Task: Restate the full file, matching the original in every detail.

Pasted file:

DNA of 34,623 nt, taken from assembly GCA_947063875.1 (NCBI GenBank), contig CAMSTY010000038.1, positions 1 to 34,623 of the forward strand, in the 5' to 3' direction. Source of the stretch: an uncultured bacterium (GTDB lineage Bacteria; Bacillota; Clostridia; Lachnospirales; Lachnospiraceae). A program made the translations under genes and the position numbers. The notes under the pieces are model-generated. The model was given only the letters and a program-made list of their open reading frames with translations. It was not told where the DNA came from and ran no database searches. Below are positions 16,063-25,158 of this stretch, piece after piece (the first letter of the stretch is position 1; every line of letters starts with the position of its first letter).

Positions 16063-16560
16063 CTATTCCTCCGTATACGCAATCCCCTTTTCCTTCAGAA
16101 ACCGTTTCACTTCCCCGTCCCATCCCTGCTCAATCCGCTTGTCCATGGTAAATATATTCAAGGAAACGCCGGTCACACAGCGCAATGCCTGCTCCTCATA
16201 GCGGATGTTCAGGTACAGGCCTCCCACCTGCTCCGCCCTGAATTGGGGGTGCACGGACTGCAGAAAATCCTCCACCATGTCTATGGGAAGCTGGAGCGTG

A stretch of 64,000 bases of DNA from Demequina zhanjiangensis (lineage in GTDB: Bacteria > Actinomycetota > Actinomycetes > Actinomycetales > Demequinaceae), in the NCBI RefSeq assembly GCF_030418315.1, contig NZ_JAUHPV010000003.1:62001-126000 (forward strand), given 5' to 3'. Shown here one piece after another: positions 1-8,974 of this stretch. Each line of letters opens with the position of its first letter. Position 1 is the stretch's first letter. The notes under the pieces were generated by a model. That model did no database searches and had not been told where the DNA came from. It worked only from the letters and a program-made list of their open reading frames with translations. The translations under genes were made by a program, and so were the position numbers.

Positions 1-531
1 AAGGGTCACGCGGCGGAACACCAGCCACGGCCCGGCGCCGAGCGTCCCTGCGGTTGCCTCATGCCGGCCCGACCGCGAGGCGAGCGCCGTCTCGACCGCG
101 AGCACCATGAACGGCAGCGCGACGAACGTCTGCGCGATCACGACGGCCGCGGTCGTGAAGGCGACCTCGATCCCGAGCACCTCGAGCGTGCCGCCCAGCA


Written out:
DNA of 34,623 nt, taken from assembly GCA_947063875.1 (NCBI GenBank), contig CAMSTY010000038.1, positions 1 to 34,623 of the forward strand, in the 5' to 3' direction. Source of the stretch: an uncultured bacterium (GTDB lineage Bacteria; Bacillota; Clostridia; Lachnospirales; Lachnospiraceae). A program made the translations under genes and the position numbers. The notes under the pieces are model-generated. The model was given only the letters and a program-made list of their open reading frames with translations. It was not told where the DNA came from and ran no database searches. Below are positions 16,063-25,158 of this stretch, piece after piece (the first letter of the stretch is position 1; every line of letters starts with the position of its first letter).

Positions 16063-16560
16063 CTATTCCTCCGTATACGCAATCCCCTTTTCCTTCAGAA
16101 ACCGTTTCACTTCCCCGTCCCATCCCTGCTCAATCCGCTTGTCCATGGTAAATATATTCAAGGAAACGCCGGTCACACAGCGCAATGCCTGCTCCTCATA
16201 GCGGATGTTCAGGTACAGGCCTCCCACCTGCTCCGCCCTGAATTGGGGGTGCACGGACTGCAGAAAATCCTCCACCATGTCTATGGGAAGCTGGAGCGTG

A stretch of 64,000 bases of DNA from Demequina zhanjiangensis (lineage in GTDB: Bacteria > Actinomycetota > Actinomycetes > Actinomycetales > Demequinaceae), in the NCBI RefSeq assembly GCF_030418315.1, contig NZ_JAUHPV010000003.1:62001-126000 (forward strand), given 5' to 3'. Shown here one piece after another: positions 1-8,974 of this stretch. Each line of letters opens with the position of its first letter. Position 1 is the stretch's first letter. The notes under the pieces were generated by a model. That model did no database searches and had not been told where the DNA came from. It worked only from the letters and a program-made list of their open reading frames with translations. The translations under genes were made by a program, and so were the position numbers.

Positions 1-531
1 AAGGGTCACGCGGCGGAACACCAGCCACGGCCCGGCGCCGAGCGTCCCTGCGGTTGCCTCATGCCGGCCCGACCGCGAGGCGAGCGCCGTCTCGACCGCG
101 AGCACCATGAACGGCAGCGCGACGAACGTCTGCGCGATCACGACGGCCGCGGTCGTGAAGGCGACCTCGATCCCGAGCACCTCGAGCGTGCCGCCCAGCA